Treasury Secretary Yellen's first speech on crypto will focus on existing laws — except for stablecoins

Quick Take

  • Secretary of the Treasury Janet Yellen will lay out the Treasury’s high-order perspective on cryptocurrencies in a speech Thursday morning.
  • Like the Biden executive order that Yellen is responding to, today’s speech will be fairly restrained in regulatory threats and careful to bring the crypto industry on board. 

Treasury Secretary Janet Yellen will speak on cryptocurrencies today at American University in Washington, DC.

A much-anticipated event, it is the first time Yellen is addressing the subject at length. Based on excerpts of the speech shared with The Block and conversations with Treasury officials familiar with the matter, here’s what to expect.

The speech comes in response to President Joe Biden’s March executive order on cryptocurrencies, which directed agency coordination on broad frameworks for cryptocurrency policy. 

Like that executive order, Yellen’s speech will be high-level and politically minded, which is to say scant on details for specific policies. However, Yellen appears set to emphasize existing statutory authorities more than she will push for any new law expanding Treasury’s authority in crypto:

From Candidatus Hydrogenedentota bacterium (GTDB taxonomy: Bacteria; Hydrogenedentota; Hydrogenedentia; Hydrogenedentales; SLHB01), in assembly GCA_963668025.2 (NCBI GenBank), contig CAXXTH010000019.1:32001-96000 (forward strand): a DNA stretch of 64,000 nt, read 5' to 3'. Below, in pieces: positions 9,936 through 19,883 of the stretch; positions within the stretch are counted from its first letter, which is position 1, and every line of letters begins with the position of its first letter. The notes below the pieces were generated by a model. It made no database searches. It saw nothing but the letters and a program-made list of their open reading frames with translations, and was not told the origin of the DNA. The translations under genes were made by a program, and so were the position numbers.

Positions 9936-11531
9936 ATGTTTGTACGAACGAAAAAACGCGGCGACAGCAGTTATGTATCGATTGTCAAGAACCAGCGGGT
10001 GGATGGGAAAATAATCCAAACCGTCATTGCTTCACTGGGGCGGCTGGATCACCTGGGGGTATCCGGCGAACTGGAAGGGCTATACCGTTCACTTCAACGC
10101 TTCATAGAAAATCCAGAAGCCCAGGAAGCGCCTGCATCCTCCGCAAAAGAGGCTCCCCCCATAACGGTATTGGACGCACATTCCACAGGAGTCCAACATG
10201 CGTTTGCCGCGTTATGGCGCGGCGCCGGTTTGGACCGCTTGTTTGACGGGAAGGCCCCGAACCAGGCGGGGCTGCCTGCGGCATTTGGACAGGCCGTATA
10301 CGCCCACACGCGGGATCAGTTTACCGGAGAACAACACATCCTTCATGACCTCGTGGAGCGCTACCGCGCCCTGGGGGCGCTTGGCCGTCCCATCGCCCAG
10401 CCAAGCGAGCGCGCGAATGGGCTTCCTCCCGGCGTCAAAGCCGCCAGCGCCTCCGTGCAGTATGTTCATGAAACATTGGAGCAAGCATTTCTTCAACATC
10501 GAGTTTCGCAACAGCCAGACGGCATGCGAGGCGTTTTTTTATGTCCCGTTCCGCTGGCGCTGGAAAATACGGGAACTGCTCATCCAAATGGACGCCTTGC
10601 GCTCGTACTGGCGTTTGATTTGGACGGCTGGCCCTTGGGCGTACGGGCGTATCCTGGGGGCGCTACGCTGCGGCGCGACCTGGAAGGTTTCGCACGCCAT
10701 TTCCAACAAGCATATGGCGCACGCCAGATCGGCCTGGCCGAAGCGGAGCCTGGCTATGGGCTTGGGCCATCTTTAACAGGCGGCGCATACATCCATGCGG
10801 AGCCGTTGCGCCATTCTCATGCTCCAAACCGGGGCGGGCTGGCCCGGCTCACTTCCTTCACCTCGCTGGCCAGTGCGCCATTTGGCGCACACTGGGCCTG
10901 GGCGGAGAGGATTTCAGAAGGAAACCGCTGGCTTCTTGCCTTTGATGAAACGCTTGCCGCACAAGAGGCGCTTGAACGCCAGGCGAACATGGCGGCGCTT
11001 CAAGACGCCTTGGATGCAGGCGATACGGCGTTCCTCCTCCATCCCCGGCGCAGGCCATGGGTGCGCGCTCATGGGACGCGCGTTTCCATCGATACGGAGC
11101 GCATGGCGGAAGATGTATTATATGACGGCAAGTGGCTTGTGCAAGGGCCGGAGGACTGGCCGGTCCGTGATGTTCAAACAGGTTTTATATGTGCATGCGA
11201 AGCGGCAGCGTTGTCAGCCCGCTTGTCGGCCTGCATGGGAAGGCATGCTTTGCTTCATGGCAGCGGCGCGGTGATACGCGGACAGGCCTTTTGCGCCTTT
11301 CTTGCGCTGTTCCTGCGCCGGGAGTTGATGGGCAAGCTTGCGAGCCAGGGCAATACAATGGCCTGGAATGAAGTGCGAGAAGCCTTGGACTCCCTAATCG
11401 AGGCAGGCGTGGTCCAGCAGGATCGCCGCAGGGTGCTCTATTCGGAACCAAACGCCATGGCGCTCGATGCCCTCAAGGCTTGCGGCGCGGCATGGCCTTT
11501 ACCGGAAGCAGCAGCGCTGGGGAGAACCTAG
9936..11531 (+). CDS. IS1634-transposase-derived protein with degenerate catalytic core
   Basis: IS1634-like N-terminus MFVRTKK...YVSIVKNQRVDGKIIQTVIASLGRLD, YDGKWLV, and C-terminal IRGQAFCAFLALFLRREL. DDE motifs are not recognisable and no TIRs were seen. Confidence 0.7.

“In many cases, regulators have authorities they can use to promote these objectives and Treasury supports those efforts. To the extent there are gaps, we will make policy recommendations, including assessment of potential regulatory actions and legislative changes.”

Yellen’s remarks likewise say: “Wherever possible, regulation should be ‘tech neutral.”

She will also, Treasury officials say, be careful to contextualize cryptocurrency within historical assets and make recommendations “[c]onsistent with existing statutory mandates.”  

The primary exception will be stablecoins. Yellen will continue to support the President’s Working Group’s recommendations from November in some form or another.

Of note from the standpoint of regulation rather than new legislation, Yellen’s comments focus particularly on custody and tax reporting:

“Firms that hold customer assets should be required to ensure those assets are not lost, stolen, or used without the customer’s permission. And taxpayers should receive the same type of tax reporting on digital asset transactions that they receive for transactions in stocks and bonds, so that they have the information they need to report their income to the IRS.”

At the same time, Yellen’s speech will emphasize the Treasury’s support for innovation. Particularly, she will point to problems with the speed, cost and inclusiveness of existing payments as areas that could benefit from digital ingenuity. 

On April 6, Yellen appeared before the House Financial Services Committee to testify on the state of international finance, in a hearing that focused extensively on crypto’s role in Russia’s sanctions evasion. 

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